One Thing I Respect about Buddy Hield

The Monday feature of the Worldly Saints blog focuses on a story from the sports world – current or historic. The goal is one of the following: (1) either to recognize athletes who are using or have used their sports and athletic abilities to further the kingdom of God or (2) to show how some athletes or teams are wasting or did waste their days by not giving God the glory or (3) to simply reflect on a story from the sports world from a Christian perspective.

The Villanova Wildcats. The North Carolina Tar Heels. The Syracuse Orangemen. And … oh yes, I am very thrilled to type the Oklahoma Sooners. Each of these teams are headed to NCAA basketball’s Final Four.

What a year it has been for my Sooners! Of the games I have been able to watch from my basement in Wichita, KS and the one game I watched from a friend’s house, it has been exciting to watch this team.

If you follow basketball at all, you probably know about Buddy Hield. He is our star player and will likely be the National Player of the Year. He is averaging 25 points per game (2nd in the nation). And, oh by the way, this Bahamian played his high school basketball in my hometown of Wichita. So there are many reasons for myself to cheer on Buddy and the Sooners this next weekend.

One of Buddy’s more admirable qualities, or better said, decisions came last year in the Spring when Buddy made the decision to come back to OU to play his senior season. He could have been drafted into the NBA and would have become a millionaire by now, which is what the majority of players of his talent do. However, Buddy decided to skip last year’s draft and play his senior year.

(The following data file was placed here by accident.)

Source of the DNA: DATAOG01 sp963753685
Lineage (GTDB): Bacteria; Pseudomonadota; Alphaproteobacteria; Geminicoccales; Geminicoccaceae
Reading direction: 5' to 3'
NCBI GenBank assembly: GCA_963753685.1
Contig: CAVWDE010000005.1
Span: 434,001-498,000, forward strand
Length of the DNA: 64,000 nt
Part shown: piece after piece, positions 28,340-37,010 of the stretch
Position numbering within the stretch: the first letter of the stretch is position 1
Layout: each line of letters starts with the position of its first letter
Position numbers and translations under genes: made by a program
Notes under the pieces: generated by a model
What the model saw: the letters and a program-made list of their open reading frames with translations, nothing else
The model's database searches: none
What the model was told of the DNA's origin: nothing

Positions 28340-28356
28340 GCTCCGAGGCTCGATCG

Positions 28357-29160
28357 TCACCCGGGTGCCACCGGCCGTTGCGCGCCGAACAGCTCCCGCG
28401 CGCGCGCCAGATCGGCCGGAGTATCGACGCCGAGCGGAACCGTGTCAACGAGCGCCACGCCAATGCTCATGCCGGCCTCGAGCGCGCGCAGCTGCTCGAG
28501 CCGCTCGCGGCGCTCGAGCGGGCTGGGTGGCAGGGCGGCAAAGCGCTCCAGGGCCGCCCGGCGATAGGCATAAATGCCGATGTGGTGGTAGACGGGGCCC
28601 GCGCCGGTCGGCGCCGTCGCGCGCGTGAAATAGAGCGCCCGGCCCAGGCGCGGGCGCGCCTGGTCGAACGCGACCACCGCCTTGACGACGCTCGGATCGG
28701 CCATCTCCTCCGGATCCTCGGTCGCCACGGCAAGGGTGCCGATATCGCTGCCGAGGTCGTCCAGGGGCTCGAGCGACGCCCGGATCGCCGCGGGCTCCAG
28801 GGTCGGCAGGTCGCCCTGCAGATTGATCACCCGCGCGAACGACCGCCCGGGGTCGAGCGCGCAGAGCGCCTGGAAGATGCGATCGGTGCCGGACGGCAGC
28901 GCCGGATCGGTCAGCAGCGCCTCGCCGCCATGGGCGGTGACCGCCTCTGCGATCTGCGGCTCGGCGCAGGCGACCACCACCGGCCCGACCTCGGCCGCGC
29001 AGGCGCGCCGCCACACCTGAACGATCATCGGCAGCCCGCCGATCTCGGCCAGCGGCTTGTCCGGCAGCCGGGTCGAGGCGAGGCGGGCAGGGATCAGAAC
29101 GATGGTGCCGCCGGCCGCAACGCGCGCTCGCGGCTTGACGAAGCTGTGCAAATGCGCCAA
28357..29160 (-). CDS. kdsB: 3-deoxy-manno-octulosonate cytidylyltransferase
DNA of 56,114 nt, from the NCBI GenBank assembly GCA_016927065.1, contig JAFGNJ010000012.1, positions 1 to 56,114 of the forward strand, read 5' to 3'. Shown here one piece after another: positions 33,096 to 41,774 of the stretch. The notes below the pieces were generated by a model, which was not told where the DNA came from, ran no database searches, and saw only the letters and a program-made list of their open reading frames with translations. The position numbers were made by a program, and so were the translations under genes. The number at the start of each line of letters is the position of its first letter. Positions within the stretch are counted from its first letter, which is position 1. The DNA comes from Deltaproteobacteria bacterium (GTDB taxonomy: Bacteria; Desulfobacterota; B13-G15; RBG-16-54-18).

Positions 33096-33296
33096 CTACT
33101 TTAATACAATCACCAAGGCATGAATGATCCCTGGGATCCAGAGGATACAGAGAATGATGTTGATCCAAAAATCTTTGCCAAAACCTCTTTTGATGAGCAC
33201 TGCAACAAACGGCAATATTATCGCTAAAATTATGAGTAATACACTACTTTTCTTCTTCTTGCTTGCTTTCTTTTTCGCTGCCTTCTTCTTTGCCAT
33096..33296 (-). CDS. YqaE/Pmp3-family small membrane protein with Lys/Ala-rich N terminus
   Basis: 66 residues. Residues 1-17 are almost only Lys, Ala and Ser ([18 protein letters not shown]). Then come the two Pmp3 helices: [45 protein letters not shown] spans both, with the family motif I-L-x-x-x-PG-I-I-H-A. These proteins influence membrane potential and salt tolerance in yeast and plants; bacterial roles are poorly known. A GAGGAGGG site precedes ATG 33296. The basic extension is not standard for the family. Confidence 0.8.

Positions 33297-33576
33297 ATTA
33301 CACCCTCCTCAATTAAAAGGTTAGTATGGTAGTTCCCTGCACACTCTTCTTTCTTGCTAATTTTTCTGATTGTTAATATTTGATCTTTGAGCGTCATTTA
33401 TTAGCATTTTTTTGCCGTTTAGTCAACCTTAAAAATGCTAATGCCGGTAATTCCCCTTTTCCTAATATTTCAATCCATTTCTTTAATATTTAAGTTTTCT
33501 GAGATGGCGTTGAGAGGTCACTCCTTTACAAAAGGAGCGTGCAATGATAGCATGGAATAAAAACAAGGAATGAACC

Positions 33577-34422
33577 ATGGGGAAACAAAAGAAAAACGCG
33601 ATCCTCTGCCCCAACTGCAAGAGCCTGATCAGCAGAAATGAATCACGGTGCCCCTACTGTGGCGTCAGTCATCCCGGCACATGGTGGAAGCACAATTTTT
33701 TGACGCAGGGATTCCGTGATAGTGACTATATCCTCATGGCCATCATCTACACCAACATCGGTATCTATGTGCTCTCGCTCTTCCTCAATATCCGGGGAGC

Hield Buddy 2One of those reasons he wanted to come back to play his senior year was to do what they have done: to lead his team to the Final Four.

But I learned of another reason about ten months ago when I met a close friend of Buddy’s living in Wichita. This friend told me that Buddy was concerned about not having a degree and not having a plan for “life after basketball.” She told me that Buddy wanted to have a degree in a field (and education is that field) that would allow him to have another career after basketball or somewhere to go if he had to leave the NBA due to an injury.

As you might know, so many professional athletes don’t play very long (The average number of years for a NBA player is 4.8 years.) in their sports field and many of them leave their sport, spending their money foolishly, investing poorly, etc. Many of them have no “real life” after they cannot compete professionally any more. They spend their days of retirement from professional sports indulging their pleasures with every dollar and never contributing back to society.

Buddy’s decision to finish his education and leave OU with a degree shows wisdom and vision, which is what makes a good leader. Good leaders plan their lives as best they can. They anticipate what is coming; they prepare for any danger or challenges ahead; they don’t live in the moment.


I can cheer on leaders. I can cheer for those men and women who are thinking ahead. I can cheer for athletes that I have confidence that will not waste their life, whether they participate in professional sports or not. And Buddy Hield is one such player.





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